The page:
There’s plenty of design work in white LEDs, which hold the promise of replacing conventional lighting sources and providing substantial reductions in power consumption. The compact light sources can also provide smaller packages, fitting in portable equipment or giving stylists many new options.
On the portable side, white LEDs from Lumileds of San Jose, CA are designed for the booming camera phone market, providing far more flash output than competitive parts. The two members of the Luxeon line have output of 40 and 80 lumens at 1 A, far higher than the 6-8 lumen output of parts now used in cameras. That’s enough to illuminate objects one or two meters away. The parts can provide 100,000 flashes or operate for 168 hours in flashlight mode, drawing 350 mA. The LEDs are also smaller than other LEDs, measuring 2 x 1.6 mm.
Addressing the home and office lighting markets, Cree Inc. of Durham, N.C. claims its Xlamp 7090 has the highest light output for standard lighting applications, providing 40-60 lumens at 350 mA. The Dept. of Energy estimates that using LEDs in place of conventional light sources could slash U.S. electrical output for light by nearly a third.
The DOE is putting its money into making that savings happen. One part of that push is by funding research in the next-generation LED technology, organic LEDs. Last month (October) Universal Display Corp. of Ewing, NJ, received a $2.4 million award from the DOE. UDC will work with Princeton University to develop high efficiency phosphorescent OLEDs. Researchers are devising a maskless deposition process called organic vapor jet printing. OLEDs can be printed on many thin substrates, forming lights that can be bent or used in backlighting applications.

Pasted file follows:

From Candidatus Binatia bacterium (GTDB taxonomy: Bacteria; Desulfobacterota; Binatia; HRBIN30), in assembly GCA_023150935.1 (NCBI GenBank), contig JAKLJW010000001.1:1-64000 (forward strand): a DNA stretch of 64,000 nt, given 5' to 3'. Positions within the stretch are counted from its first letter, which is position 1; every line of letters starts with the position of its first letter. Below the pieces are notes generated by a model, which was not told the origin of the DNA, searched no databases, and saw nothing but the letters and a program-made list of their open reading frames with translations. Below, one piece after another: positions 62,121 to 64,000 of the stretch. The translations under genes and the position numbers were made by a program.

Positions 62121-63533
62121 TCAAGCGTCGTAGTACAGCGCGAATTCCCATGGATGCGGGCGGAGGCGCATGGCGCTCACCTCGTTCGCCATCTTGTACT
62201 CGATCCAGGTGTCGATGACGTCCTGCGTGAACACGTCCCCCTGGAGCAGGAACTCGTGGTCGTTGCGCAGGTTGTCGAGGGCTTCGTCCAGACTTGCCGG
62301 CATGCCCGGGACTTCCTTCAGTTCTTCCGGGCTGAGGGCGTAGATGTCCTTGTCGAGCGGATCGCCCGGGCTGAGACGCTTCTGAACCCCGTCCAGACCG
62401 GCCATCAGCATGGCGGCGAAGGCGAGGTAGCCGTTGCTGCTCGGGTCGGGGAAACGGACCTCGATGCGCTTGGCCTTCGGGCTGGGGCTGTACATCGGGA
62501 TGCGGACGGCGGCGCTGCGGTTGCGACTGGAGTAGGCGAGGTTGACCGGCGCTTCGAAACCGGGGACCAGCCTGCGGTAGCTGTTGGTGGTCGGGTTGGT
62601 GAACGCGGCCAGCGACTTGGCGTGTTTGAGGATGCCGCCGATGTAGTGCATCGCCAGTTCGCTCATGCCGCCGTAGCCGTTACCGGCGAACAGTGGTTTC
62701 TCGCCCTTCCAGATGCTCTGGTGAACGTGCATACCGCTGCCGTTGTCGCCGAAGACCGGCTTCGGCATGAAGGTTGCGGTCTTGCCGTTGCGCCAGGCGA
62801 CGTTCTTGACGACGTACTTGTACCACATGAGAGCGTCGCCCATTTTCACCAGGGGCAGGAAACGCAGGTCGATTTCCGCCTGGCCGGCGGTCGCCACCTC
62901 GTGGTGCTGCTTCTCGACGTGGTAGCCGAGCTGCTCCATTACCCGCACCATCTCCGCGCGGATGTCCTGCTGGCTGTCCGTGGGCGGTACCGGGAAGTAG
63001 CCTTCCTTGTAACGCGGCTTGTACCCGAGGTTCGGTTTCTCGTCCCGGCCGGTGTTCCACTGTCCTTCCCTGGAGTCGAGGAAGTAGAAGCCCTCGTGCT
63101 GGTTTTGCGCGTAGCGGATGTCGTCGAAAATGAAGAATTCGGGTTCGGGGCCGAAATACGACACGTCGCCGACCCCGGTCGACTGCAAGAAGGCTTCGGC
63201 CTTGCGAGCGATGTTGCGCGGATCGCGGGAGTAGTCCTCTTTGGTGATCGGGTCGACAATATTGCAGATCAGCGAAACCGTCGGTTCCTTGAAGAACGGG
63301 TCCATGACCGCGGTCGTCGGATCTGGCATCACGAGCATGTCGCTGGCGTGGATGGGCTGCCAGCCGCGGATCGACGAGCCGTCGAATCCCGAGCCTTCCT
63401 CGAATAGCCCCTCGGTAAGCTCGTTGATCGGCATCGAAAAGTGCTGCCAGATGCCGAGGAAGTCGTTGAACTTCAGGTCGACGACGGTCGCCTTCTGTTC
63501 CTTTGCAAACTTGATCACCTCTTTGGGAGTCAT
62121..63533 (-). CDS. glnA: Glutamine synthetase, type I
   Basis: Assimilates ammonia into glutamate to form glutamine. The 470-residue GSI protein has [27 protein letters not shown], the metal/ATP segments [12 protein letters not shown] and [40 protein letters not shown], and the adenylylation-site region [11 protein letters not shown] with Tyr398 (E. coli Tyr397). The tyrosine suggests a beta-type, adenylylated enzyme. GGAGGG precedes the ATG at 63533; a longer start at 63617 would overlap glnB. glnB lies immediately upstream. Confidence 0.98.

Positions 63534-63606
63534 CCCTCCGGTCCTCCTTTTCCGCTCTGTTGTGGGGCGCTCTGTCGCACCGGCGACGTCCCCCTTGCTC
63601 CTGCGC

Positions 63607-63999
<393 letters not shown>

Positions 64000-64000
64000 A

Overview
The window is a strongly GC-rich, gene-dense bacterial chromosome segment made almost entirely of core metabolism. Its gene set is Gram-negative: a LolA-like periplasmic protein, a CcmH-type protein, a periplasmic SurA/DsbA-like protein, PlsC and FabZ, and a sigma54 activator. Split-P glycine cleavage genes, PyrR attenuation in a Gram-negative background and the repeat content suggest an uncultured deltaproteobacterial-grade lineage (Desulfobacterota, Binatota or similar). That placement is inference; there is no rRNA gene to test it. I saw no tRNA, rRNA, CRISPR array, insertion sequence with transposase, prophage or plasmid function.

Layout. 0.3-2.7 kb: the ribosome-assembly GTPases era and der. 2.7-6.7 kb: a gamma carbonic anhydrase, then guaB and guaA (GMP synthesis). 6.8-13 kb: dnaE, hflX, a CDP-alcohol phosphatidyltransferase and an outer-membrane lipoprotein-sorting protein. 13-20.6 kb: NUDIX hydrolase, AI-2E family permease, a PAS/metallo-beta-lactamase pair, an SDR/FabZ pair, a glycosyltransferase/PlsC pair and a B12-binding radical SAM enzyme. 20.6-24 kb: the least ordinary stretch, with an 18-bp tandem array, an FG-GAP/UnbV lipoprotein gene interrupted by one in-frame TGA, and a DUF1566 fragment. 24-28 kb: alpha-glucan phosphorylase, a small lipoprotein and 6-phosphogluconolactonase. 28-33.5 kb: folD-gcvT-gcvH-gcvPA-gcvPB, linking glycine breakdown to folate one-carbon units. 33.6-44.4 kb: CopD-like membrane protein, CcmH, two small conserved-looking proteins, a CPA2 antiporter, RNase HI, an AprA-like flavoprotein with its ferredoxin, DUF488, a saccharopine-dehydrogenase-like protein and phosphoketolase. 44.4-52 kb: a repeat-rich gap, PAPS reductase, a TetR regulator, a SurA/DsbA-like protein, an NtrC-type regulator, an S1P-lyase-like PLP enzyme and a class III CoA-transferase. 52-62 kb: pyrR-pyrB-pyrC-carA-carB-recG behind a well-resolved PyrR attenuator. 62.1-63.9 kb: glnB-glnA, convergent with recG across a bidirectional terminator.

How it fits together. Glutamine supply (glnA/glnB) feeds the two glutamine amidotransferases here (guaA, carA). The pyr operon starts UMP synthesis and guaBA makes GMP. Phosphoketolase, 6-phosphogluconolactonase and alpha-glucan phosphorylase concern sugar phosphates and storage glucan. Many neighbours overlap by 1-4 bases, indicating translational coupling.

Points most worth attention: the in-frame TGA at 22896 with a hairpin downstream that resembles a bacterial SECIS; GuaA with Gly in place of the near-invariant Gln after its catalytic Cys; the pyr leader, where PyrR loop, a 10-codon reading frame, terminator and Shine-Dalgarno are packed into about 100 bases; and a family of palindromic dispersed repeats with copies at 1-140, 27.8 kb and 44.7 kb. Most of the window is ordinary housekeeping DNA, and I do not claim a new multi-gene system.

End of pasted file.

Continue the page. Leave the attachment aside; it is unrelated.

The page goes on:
White LEDs are expected to see solid growth in coming years. They’re a major part of the high brightness segment of the LED market, which is predicted to grow from $1.84 billion in 2002 to $4.7 billion in 2007, according to Strategies Unlimited of Mt. View, CA.
LEDs from Lumileds are smaller than competing devices, yet have bright enough output for camera phones.
For more information, go to:
Universal Display: http://www.universaldisplay.com/press-2004-10-26.htm
U.S. Dept. Of Energy: http://www.netl.doe.gov/ssl/highlights.html